Asset Managers Need A Localised Approach In ASEAN For Retail Business

Starting a pure retail mutual fund business in Southeast Asia requires a highly localized approach. Each country has a unique distribution landscape and penetrating their markets demands comprehensive on-the-ground knowledge.

This is one of Cerulli Associates' findings in the latest iteration of its annual publication, Asset Management In Southeast Asia 2015. The countries in Cerulli's coverage were Malaysia, Thailand, Indonesia, the Philippines, and Vietnam.

"Barriers to entry for foreign managers have historically been high, not only from cost and revenue standpoints, but also because of restrictions on overseas investment and foreign ownership to varying degrees across each country," says Evonne Gan, an analyst with Cerulli, who led the report.

But she notes that changes are afoot, from allowing feeder Unit Investment Trust Funds (UITFs) in the Philippines to loosening foreign ownership restrictions in Malaysia. "Most importantly, there have been positive developments on the distribution front. These events have revived the interest of foreign managers in the region," Gan adds.

For instance, foreign managers with a local presence can look to foreign banks for distribution in Indonesia. To cover all wealth tiers, new entrants use both local and foreign banks in the country.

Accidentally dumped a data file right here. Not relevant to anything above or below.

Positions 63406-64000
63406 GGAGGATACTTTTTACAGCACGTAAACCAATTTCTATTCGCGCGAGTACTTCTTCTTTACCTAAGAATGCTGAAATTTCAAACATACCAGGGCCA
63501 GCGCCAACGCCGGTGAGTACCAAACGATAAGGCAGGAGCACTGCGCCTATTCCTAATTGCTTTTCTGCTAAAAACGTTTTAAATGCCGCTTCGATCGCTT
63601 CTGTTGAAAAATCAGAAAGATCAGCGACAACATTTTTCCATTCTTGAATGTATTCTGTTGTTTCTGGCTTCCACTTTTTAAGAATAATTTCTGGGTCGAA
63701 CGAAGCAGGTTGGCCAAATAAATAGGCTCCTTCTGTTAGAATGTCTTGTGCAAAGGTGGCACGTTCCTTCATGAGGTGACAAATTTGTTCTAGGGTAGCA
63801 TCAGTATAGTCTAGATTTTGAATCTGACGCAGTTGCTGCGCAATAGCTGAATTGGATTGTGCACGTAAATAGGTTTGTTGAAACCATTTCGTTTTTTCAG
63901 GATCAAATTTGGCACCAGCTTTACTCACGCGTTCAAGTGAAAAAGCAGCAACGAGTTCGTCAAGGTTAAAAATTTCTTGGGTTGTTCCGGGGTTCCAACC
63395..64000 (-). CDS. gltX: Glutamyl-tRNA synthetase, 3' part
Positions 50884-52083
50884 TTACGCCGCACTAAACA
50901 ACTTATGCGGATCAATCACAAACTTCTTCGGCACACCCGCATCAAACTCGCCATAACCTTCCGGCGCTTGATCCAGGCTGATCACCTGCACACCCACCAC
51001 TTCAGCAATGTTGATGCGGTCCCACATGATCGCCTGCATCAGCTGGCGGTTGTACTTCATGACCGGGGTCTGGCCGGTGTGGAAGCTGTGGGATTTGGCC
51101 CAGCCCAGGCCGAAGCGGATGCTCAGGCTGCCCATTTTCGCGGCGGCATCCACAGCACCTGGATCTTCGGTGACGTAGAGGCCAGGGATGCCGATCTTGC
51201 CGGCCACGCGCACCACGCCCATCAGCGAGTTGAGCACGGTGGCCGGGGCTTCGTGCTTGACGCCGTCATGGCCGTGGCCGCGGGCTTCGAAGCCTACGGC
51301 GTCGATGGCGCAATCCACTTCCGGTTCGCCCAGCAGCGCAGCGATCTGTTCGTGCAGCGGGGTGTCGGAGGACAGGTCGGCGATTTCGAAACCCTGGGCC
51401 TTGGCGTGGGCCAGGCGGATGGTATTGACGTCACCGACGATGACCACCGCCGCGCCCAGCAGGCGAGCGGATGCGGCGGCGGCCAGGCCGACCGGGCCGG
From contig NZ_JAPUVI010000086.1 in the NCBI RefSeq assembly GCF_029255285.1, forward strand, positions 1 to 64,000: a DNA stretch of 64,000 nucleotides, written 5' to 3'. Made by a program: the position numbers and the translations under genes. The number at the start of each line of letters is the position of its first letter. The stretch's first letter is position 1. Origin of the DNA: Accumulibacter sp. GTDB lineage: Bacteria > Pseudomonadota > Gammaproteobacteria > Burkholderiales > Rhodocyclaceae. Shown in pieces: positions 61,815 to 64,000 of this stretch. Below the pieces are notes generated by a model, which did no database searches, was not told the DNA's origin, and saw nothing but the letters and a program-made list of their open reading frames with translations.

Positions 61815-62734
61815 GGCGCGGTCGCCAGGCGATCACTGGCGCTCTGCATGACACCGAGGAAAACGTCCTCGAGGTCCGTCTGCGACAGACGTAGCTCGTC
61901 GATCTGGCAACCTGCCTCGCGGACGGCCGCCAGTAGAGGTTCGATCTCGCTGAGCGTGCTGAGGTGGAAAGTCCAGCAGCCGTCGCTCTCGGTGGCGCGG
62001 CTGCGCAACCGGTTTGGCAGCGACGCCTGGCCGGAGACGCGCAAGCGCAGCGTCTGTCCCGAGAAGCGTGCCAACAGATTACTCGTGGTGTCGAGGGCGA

Ashmore Asset Management started distributing its products through Bank Permata and subsequently added several foreign banks to its distributor list. Meanwhile, Eastspring Investments first entered the Indonesian market in May 2012 and appointed Standard Chartered Bank as its first fund distributor. More recently, it has tied up with HSBC Bank and Bank Permata.

"However, selling through banks is not easy in Indonesia. Local banks, in particular will much rather push sales of other products which offer them higher fee income," notes Yoon Ng, Cerulli's Singapore-based head of Asia research. Still, the fact that three out of the top five managers in Indonesia are non-local means there is huge potential for growth.

Another strategy for asset managers is to adopt a feeder fund approach or work with an insurer to wrap their funds in the latter's investment-linked products. Large managers like BlackRock, State Street Global Advisors (SSgA), and J.P. Morgan Asset Management have seen success in Thailand and Malaysia with feeder funds.

"With the likes of BlackRock and SSgA gathering more assets than some of the onshore managers, it has given conviction to foreign managers without a local presence to start looking closer at the region. Demand for foreign investments is increasing and will continue to grow," added Ng.

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